“I Would Live In Your Love” … Sara Teasdale

[  # 93 of My Favourite Short Poems  ]

beach blue horizon motion

Photo by Pixabay on Pexels.com

I Would Live In Your Love – Sara Teasdale

I would  live in your love

As the sea-grasses live in the sea,

Borne up by each wave as it passes,

Drawn down by each wave that recedes;

I would empty my soul

Of the dreams that have gathered in me

I would beat with your heart as it beats,

I would follow your soul as it leads.

bar-green

A gentle love poem by the American lyric poet, Sara Teasdale (1884-1933).  After her marriage in 1914, she used the name Sara Teasdale Filsinger.  As the sea-grass lives in and is sustained by the sea, so the poet wishes her life to be consumed and given wholly to her love. The images created belie her own love story when it would appear that she married largely to meet with the wishes of her parents.  The marriage ended in divorce in 1929 and just four years later Sarah was found dead in her bath.  Although denied at the time, it is believed that the death was suicide.
bar-green

Sara Teasdale – ‘A Winter Night’

 [  No.70 of my favourite short poems  ]

Acquainted With The Night

Winter Night … Pen & Wash – WHB

A Winter Night

My windowpane is starred with frost,
The world is bitter cold tonight,
The moon is cruel, and the wind
Is like a two-edged sword to smite.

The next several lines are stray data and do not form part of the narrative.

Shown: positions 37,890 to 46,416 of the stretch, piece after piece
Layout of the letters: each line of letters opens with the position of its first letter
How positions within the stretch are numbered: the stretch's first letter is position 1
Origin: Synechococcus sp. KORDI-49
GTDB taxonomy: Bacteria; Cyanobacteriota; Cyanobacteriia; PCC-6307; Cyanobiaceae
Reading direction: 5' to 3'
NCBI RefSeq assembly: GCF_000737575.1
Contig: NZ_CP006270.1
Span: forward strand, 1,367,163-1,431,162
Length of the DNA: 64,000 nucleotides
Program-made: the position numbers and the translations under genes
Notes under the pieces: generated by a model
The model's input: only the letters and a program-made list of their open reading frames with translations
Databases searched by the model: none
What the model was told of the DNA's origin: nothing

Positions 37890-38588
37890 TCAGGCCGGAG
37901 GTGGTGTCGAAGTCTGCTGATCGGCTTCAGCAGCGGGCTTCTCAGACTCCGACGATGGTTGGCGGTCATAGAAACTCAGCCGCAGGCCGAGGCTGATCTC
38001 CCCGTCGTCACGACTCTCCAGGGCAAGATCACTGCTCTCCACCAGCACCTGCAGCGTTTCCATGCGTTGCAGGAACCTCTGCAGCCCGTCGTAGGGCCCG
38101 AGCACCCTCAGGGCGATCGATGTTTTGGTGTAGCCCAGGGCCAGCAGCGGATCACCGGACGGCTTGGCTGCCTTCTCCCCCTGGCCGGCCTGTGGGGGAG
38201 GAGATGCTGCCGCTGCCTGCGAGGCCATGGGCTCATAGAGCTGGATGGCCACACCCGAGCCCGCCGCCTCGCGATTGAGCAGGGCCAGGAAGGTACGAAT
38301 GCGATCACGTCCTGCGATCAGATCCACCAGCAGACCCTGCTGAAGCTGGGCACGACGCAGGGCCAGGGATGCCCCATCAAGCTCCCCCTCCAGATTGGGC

God pity all the homeless ones,
The beggars pacing to and fro.
God pity all the poor tonight
Who walk the lamp lit streets of snow.

My room is like a bit of June,
Warm and close-curtained fold on fold,
But somewhere, like a homeless child,
My heart is crying in the cold.

 

by Sara Teasdale

 


NOTES:  (adapted from Wikipedia) . . . 

Sara Teasdale (1884 – 1933) was an American lyric poet.  She was born Sarah Trevor Teasdale in St. Louis, Missouti, and used the name Sara Teasdale Filsinger after her marriage in 1914.  . . .  From 1911 to 1914  Teasdale was courted by several men, including the poet Vachel Lindsay, who was truly in love with her but did not feel that he could provide enough money or stability to keep her satisfied.  (In 1914) she chose to marry Ernst Filsinger, a long-time admirer of her poetry  . . .  In 1918 she won a Pulitzer Prize for her 1917 poetry collection ‘Love Songs’  . . .  In 1933, she died by suicide, overdosing on sleeping pills.  Lindsay had died by suicide two years earlier.


 

scroll2